“You look out for yourselves. I release you of your duties.”—Captain Edward Smith of the Titanic, to his crew, April 15, 1912
Of course, nothing here should imply that a Romney win will assure freedom’s resurgence. Debt, dependency and decline represent not a disease but symptoms of a cancerous malaise that has seen global power and relevance shift from the West to Asia.
But an Obama win would surely seal the perception, by way of tacit voter approval, that America no longer aspires to be Reagan’s city on a hill. We want to be France, with their free health care and guaranteed vacations. A second term could allow Obama to reshape, with but one appointment, the ideological balance of the Supreme Court. And, depending on congressional control, he could further immobilize the coal industry and push again for cap-and-trade.
But the question at hand is what are conservatives and libertarians going to do? Is it time to throw in the towel? Social conservative Paul Weyrich opined in 1999 that the culture was lost. Losing the culture, of course, is but a precursor.
Does the age of Obama permanently relegate conservatives and libertarians to outcast status in their own country?
Possibly. No one can foretell the future, and noted strategist and Fox News contributor Dick Morris recently remarked that, after a second Obama term, no Democrat will win the presidency for a long time. But until then, most conservatives are too staid for outright rebellion.
Libertarians seem a little more open to tweaking the establishment, infamous for protesting income taxes and, while not advocating law-breaking, advising citizens on how to drop out of the system. But both prefer example and persuasion to upheaval, indoctrination and smashing Starbuck’s windows, and few see politics as a primary vehicle for social betterment, opting for faith and family — in short, they’re too busy living life to riot in the streets.
So, barring martial law, few on the right will ever condone outright rebellion. But do their better natures rule out an underground economy, particularly to avoid the dictates of Obama-care?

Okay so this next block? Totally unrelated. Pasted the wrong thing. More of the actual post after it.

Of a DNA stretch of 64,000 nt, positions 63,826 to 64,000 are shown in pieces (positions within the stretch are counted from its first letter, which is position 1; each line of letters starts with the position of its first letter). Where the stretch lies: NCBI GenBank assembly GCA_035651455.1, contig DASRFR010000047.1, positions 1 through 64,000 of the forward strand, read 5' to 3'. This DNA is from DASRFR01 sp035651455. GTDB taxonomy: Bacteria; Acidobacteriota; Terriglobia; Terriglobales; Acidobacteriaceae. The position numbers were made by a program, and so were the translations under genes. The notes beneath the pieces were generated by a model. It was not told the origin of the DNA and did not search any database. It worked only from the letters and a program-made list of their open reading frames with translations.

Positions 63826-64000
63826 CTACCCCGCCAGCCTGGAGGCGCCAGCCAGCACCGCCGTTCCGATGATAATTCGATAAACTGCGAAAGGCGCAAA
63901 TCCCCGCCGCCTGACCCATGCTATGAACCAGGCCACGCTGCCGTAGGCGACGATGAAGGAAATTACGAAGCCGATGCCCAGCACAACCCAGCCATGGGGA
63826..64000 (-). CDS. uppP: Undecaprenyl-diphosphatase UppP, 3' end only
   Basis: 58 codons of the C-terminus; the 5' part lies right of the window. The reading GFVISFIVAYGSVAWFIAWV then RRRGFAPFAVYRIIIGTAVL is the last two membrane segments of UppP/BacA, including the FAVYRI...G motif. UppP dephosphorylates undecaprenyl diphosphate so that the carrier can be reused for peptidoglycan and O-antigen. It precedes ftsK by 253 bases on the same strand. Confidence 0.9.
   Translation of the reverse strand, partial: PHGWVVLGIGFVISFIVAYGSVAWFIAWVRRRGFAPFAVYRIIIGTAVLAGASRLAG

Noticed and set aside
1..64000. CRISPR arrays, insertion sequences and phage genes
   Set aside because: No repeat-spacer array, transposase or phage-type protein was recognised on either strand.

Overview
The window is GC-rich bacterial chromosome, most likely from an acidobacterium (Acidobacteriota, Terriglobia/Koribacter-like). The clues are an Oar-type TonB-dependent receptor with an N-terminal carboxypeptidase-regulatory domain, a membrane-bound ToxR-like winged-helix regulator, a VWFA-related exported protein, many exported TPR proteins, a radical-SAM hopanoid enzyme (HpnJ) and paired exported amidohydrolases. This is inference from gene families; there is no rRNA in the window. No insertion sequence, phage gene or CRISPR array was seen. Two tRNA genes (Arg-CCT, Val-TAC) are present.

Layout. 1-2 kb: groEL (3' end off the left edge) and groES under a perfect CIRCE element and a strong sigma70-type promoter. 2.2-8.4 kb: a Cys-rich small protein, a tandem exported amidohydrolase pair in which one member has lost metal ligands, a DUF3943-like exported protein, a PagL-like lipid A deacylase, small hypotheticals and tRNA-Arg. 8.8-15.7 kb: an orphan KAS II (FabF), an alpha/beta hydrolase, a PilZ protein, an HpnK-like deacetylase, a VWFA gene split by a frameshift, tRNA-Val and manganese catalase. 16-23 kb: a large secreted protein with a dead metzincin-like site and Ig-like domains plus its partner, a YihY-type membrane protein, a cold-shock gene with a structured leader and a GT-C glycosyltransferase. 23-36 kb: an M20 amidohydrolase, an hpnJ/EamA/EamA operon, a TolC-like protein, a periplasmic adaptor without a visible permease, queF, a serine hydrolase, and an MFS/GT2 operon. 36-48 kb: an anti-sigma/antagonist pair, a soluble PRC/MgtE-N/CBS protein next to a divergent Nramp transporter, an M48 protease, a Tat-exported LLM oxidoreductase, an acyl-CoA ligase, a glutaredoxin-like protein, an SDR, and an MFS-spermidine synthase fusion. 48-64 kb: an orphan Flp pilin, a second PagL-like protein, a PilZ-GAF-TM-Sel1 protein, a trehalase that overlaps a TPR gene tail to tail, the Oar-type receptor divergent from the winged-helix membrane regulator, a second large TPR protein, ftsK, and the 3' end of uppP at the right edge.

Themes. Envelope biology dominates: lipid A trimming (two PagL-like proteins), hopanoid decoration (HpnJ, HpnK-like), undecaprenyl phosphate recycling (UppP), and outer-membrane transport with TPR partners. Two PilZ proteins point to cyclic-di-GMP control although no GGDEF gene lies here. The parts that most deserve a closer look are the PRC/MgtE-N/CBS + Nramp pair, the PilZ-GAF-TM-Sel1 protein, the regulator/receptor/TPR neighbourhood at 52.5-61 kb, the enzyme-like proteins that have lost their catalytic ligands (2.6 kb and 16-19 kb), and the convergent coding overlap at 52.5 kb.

Expect even larger sums of capital to leave the U.S. for overseas tax havens and freer economies. According to the Heritage Foundation, the U.S. ranks 10th in economic freedom, with Hong Kong, Singapore and Australia heading the list. FreeEnterprise.com actually ranks the U.S. at 18. Even Ireland and Switzerland rank higher than America, and capital will inevitably flow to where it is rewarded. For those of us not likely to make millions overseas, there remain pockets of freedom in the West, such as Costa Rica and some Caribbean islands, for example.
But to the average freedom-loving American, this is our home and we will fight to the death to preserve its defining virtues. Heated rebellion, let alone secession or civil unrest, is highly unlikely. Some will give up on America, looking out just for themselves, intent only on leaving an untaxed legacy for their children. Yet, giving up is not part of the American character. It is certainly not a tenet of conservative or libertarian thought.
Back to the Titanic, to which America’s foundering economy is frequently compared. Captain Smith did (reportedly) free the crewmen from their duties, but added, “Do your best for the women and children.” Indeed, acts of selflessness and service played out even after the Titanic had sunk beneath the waves.
This is perhaps a dire illustration to heal wounds after a mere election loss. But conservatives and libertarians will not idly watch their fellow citizens drown under debt and statism. Our better natures will not allow it, however tempting the call of self-preservation or public anger.
David Bozeman, former Libertarian Party Chairman, is a Liberty Features Syndicated writer.